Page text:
Schoolteacher Cheryl Cooper learned a tough lesson about the Vanilla Visa card she recently got as a gift.
“I have a useless piece of plastic and I hang onto it to as a memento,” Cooper tells NBCLA.
When she got the $50 card, she tried to use it at a CVS. “I was planning on buying some supplies for my classroom, and lo and behold it was declined, and the reason it was declined, they said ‘account not found,’ there was no such account,” Cooper tells NBCLA.
It was declined again at a Valero gas station, and Cooper isn’t alone in her frustration.
Consumer websites are full of complaints about the Vanilla Visa and other prepaid debit or gift cards. Many of the posts by consumers on these sites say the cards are “rejected everywhere,” “every time.”
“These new cards do not have the same protections that a Visa debit or credit card has,” says professor Robert Manning, of the Rochester Institute of Technology. He is one of the nation’s leading experts on credit cards.
“If you’ve got a damaged product and you want to return it to the merchant, where Visa would immediately credit your account, you’re not going to have that protection,” says Manning.
In fact, Visa tells NBCLA it doesn’t even handle customer service for these cards. The cards are issued by various banks, which set the rules for their use.
When Cheryl Cooper’s Vanilla Visa was declined, she called the 800 number on the back of her card. But every time she called there was no option to speak with a live person.
Cooper’s card says it was issued by Silverton Bank of Atlanta. The bank failed last year and is now operated by the government. Neither the bank nor the FDIC could tell us why her card is being declined.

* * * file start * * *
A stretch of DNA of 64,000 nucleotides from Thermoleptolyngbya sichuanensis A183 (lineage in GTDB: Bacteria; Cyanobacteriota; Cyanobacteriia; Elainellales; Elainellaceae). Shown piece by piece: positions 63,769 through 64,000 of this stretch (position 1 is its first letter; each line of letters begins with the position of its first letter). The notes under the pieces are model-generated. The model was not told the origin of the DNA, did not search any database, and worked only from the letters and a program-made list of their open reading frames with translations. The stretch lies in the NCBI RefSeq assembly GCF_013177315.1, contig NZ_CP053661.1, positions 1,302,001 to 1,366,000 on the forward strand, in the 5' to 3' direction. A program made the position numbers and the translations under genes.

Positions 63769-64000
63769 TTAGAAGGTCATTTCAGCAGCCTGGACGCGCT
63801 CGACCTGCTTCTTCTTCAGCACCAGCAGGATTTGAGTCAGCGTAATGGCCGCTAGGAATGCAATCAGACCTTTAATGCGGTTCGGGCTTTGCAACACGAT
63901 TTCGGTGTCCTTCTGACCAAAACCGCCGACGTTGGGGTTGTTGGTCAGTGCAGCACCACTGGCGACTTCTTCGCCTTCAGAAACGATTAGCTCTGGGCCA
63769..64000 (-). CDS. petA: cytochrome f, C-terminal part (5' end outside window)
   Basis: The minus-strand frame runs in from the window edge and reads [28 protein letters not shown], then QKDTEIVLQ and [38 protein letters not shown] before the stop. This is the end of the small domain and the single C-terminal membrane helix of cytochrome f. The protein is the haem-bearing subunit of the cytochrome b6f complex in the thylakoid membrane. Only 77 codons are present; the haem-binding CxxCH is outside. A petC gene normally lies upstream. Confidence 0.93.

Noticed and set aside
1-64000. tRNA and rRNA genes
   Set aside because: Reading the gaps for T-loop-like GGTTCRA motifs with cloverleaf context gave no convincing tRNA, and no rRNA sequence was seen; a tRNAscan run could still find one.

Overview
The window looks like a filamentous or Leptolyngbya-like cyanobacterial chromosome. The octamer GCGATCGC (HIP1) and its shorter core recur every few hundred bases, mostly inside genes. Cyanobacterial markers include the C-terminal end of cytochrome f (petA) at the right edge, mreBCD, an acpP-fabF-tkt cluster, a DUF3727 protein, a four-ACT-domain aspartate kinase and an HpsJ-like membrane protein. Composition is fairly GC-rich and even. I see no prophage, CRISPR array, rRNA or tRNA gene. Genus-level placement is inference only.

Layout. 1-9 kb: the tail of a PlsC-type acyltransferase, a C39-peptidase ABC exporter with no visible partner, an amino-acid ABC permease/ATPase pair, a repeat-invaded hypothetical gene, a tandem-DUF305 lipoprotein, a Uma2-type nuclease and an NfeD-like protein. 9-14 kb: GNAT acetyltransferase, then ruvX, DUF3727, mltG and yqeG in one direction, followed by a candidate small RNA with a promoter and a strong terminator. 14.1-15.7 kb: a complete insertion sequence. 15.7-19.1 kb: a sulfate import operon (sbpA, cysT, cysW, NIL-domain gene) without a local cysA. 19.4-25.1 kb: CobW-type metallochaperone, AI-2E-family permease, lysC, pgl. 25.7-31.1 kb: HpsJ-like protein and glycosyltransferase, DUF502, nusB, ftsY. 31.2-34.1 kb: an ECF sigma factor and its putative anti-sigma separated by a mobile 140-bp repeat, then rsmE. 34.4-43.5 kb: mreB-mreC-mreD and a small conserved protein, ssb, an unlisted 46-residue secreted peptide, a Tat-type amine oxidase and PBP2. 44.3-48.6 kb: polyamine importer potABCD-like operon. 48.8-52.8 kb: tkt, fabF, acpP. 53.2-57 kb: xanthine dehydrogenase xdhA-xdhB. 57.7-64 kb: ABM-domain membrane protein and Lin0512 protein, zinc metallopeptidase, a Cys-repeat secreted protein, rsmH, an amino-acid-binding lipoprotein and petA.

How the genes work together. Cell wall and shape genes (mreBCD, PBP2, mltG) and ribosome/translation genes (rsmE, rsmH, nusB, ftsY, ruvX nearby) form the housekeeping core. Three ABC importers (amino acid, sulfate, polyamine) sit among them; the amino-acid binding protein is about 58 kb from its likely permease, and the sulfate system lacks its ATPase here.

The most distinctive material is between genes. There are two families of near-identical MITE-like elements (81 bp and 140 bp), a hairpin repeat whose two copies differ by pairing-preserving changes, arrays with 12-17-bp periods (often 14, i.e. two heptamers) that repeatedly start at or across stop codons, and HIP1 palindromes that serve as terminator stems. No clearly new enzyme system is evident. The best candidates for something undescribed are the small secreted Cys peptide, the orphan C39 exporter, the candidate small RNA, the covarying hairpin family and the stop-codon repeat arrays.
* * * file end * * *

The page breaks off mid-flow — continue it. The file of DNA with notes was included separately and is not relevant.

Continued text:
We found other issues with these cards too.
“Tremendous amount of fine print on these products,’ says Manning.
With many of these types of cards, if you use them at a restaurant, you might get charged a temporary 20% pre-authorization fee.
You can’t use many of them at ATM’s like other debit and credit cards, bacuse of anti-money laundering regulations.
Your card may be declined at a gas pump if you don’t have a minimum balance on it. Vanilla Visa tells us this problem can be avoided if you pay at the cashier instead of at the pump.
So how do you avoid all these issues? Dr. Robert Manning says instead of giving a prepaid card as a gift, consider giving cash or a check.
As for Cheryl Cooper, her story has a happy ending. Her mother went back to the store where she bought that Vanilla Visa card for Cheryl and told them NBCLA was looking into the problem. She says the manager immediately gave her a full refund.
Since we first reported this story, we have finally been able to speak with representative of Vanilla Visa. They tell us Cheryl Cooper's case is an anomaly because the card she received was a replacement for one previously lost in the mail and there was confusion with activating the card.
The company also tells us, Cheryl's card shouldn't have said Silverton bank on it, that it was actually backed by Bancorp Bank and that Cheryl's card was printed on an old card in error.
As for the issue of customers having problems getting a live person when they call Vanilla Visa. The company tells us because of this report, they have revamped their 800 number system to make it easier for customers to reach a live person.
The company also has setup a special toll-free number which will connect customers having problems directly with a live person. That number is 877-770-6406.
Vanilla Visa stands by their product and tells us their card is better than cash because it's more convenient, more secure if it's lost or stolen and allows consumers to keep track of spending.